Waking up with stiff finger joints can make it challenging to complete your morning routine. Tasks that were once simple – such as making coffee or tying your shoelaces – become labourous and time-consuming.
Stiff finger joints in the morning can be due to several reasons, including arthritis, pregnancy, previous trauma, and over-usage. However, it’s not all bad news; there are many lifestyle and dietary changes that can help make your morning routine more manageable.
Cause of the stiffness
The first step in reducing morning stiff finger joints is understanding the cause of the stiffness. Arthritis is one of the most common causes of finger joint pain, stiffness, and swelling. Literally meaning “joint inflammation,” arthritis is a broad medical condition that affects joints and their surrounding tissues as well as other connective tissues in the body, and encompasses over 100 different rheumatic diseases and conditions.
Osteoarthritis and rheumatoid arthritis are the two most frequently diagnosed types of arthritis. Affecting 10 per cent of the Canadian population, osteoarthritis results from the degeneration of cartilage and typically affects the distal and proximal interphalangeal joints of the hand, as well as the spine, hips, knees, and feet.
Conversely, rheumatoid arthritis requires an underlying genetic susceptibility coupled with an inappropriate immune response, leading to a form of autoimmune chronic inflammation within the synovium that lines the cavity between joints. Rheumatoid arthritis commonly affects the proximal interphalangeal and metacarpophalangeal joints of the hands, in addition to the wrist, ankles and toe joints.
When determining the etiology of stiff finger joints, it is important to evaluate how long the stiffness lasts and when it occurs. If finger joints remain stiff following waking even after a few hours of movement, this is suggestive of a systemic inflammatory cause like rheumatoid arthritis. Alternatively, when stiff finger joints are immediately better with movement in the morning but aggravated by lengthy activity or exercise, osteoarthritis may be the underlying cause. And, it is possible to have both osteoarthritis and rheumatoid arthritis at the same time.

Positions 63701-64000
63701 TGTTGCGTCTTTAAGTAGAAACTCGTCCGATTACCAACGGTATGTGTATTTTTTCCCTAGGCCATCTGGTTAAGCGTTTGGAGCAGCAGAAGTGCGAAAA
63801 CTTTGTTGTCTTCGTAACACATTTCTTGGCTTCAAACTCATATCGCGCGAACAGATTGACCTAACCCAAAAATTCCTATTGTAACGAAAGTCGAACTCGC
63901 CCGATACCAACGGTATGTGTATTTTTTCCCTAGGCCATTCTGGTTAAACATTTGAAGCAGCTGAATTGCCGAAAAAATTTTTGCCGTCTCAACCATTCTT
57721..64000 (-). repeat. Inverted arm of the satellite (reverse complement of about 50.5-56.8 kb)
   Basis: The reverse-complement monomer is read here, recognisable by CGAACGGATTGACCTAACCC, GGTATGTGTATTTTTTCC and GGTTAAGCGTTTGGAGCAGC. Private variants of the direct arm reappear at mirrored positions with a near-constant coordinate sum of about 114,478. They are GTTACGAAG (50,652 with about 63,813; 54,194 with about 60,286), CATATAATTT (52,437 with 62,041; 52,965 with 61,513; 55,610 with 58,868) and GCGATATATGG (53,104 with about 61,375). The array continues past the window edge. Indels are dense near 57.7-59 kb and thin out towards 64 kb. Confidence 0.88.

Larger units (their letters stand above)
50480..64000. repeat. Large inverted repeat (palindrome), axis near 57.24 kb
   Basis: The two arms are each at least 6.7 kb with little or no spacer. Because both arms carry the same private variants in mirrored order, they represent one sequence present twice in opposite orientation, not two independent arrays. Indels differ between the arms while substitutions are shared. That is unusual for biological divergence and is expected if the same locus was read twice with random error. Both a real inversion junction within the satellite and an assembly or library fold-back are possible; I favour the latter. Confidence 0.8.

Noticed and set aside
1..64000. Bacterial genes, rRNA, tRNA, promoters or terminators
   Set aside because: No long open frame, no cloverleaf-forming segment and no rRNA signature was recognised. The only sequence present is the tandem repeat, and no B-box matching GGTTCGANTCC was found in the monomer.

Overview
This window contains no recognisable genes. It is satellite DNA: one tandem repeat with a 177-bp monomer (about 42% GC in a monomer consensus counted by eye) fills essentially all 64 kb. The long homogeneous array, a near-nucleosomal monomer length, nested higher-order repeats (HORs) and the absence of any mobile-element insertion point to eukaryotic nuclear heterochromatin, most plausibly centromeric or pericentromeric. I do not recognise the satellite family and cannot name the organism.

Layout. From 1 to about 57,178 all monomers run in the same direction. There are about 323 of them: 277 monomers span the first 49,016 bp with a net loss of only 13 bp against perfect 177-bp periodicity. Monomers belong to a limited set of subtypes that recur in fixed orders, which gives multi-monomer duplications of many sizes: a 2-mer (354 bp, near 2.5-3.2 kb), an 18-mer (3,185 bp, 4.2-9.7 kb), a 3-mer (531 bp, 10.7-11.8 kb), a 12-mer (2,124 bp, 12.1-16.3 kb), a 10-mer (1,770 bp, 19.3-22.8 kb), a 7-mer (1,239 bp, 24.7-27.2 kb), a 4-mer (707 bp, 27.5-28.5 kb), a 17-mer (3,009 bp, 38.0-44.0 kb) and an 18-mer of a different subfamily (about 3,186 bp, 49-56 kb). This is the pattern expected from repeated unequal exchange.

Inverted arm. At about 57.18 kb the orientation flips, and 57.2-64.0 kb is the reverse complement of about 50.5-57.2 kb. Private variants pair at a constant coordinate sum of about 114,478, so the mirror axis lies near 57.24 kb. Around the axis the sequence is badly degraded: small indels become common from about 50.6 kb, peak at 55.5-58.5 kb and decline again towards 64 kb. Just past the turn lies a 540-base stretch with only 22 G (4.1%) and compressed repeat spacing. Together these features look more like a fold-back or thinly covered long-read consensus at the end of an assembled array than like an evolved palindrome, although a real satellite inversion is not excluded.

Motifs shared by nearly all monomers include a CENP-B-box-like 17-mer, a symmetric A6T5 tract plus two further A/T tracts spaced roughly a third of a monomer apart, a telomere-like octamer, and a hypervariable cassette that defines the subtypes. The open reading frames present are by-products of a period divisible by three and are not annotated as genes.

What can you do
Above all, a full diagnostic work-up by your primary healthcare provider is imperative to helping you best manage and understand your symptoms. In the meantime, there are several diet and lifestyle modifications that you can make to reduce symptom exacerbations and prevent further joint degeneration:
- Eat an anti-inflammatory diet. Consume foods high in omega-3 fatty acids on a daily basis, such as fish, walnuts, and avocados, and consider taking a daily fish oil supplement with at least 2000mg of combined EPA/DHA. A 2010 meta-analysis showed that fish oil significantly decreased joint stiffness in rheumatoid arthritis patients, and may have a similar effect in those suffering from osteoarthritis.
- Eliminate pro-inflammatory foods. Refined sugar, trans-fat, alcohol, and many dairy products should be avoided. Pro-inflammatory foods add extra inflammation in the body, and may aggravate morning finger joint stiffness.
- Maintain a healthy Body Mass Index (BMI). Keeping your weight in check through regular exercise will help reduce the stress placed on your joints, and will also increase your “feel good” hormones like endorphins and enkephalins. Strive to exercise three times per week for 45 minutes to 1 hour per session.
- Apply topical preparations for symptomatic relief. Trying Joint Pain Relief tablets or an Arnica Gel during flare-ups may help ease pain, swelling, and stiffness.
- Reduce daily stress. Since stress can worsen arthritis symptoms, participating in stress-reducing activities such as yoga or meditation may help relieve some symptoms.